Wright suggested the NPFL policy with regard to Mandingos was equally violent, and “Woewiyu understood what was going on because he knew.”  Wright referred to a document authored by Woewiyu, and said in it he called Taylor an “enemy of the NPFL,” arguing that “this was a circumstance where [Woewiyu] said it was someone else,” but that Woewiyu had in fact said “the only good Krahn man is the dead Krahn man,” and who was Minister of Defense during the war.  Wright read more from Woewiyu’s statement, in which Woewiyu condemned those using the uprising to search for revenge, but connected the fighters who “took over the diamond region of Liberia” to Guinea, “where they had natural ethnic affinities.”  Wright told the jury that “this is after the CRC thing where he needed Krahns and Mandingos,” and that Guinea has a Mandingo population.  Wright reminded the jury that witnesses from Bakiedou testified that after their families were massacred, they went to Guinea.

Wright then read from two more BBC transcripts.  In one, Woewiyu downplayed the suffering of Mandingos.  In the other, Woewiyu said he had a suspicion of Guinean ECOMOG forces because Guinea had the same tribes as Liberia, “so when you have problem between Mandingos and Manos and Gios,” Guinea “cannot serve as a referee.”  Wright reminded the jury of two witnesses who testified about witnessing animosity against Mandingos.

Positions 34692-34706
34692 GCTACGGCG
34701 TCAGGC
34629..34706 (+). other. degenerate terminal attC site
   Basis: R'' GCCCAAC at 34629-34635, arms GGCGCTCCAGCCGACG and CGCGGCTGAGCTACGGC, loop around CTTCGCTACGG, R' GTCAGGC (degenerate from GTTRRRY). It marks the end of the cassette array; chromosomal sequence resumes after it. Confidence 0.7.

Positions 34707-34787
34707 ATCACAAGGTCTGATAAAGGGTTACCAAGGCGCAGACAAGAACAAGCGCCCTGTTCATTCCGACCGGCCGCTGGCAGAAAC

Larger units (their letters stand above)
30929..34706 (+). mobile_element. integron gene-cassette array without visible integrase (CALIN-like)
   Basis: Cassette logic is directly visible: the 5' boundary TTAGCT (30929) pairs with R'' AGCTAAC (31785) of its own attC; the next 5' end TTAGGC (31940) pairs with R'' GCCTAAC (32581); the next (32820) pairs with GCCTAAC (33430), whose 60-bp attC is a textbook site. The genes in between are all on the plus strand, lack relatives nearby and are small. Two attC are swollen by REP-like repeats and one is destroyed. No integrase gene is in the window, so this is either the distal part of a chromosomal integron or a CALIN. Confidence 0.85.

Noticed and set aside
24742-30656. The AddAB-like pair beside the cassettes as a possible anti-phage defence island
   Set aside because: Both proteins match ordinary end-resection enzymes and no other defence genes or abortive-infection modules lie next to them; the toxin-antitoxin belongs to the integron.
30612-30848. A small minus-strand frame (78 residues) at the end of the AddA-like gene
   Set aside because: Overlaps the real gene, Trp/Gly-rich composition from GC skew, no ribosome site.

Wright turned to the “circumstances with connivers,” which he told the jury was relevant to the persecution of someone based on their political opinion.  “And you know that opinion was repeatedly articulated by the defendant.”  Wright read from a BBC transcript, in which Woewiyu said that “anybody that entered the land called Liberia without the consensus of the people of Liberia” would be met with arms.  Wright described the NPFL continuing to fight when ECOMOG arrived in Liberia, and reminded the jury of a witness who said it was a crime to go to Monrovia, and of Fasuekoi’s response when asked if there were government services provided at Fendell: “Are you joking?”  Wright read a BBC quote from Woewiyu in which he said ECOMOG was being helped by the U.S., and played aloud a recording in which Woewiyu discussed ECOMOG shelling civilian areas and said its activities were coordinated by the U.S., so the NPFL would “have to organize ourselves properly” to fight “until we are dead.”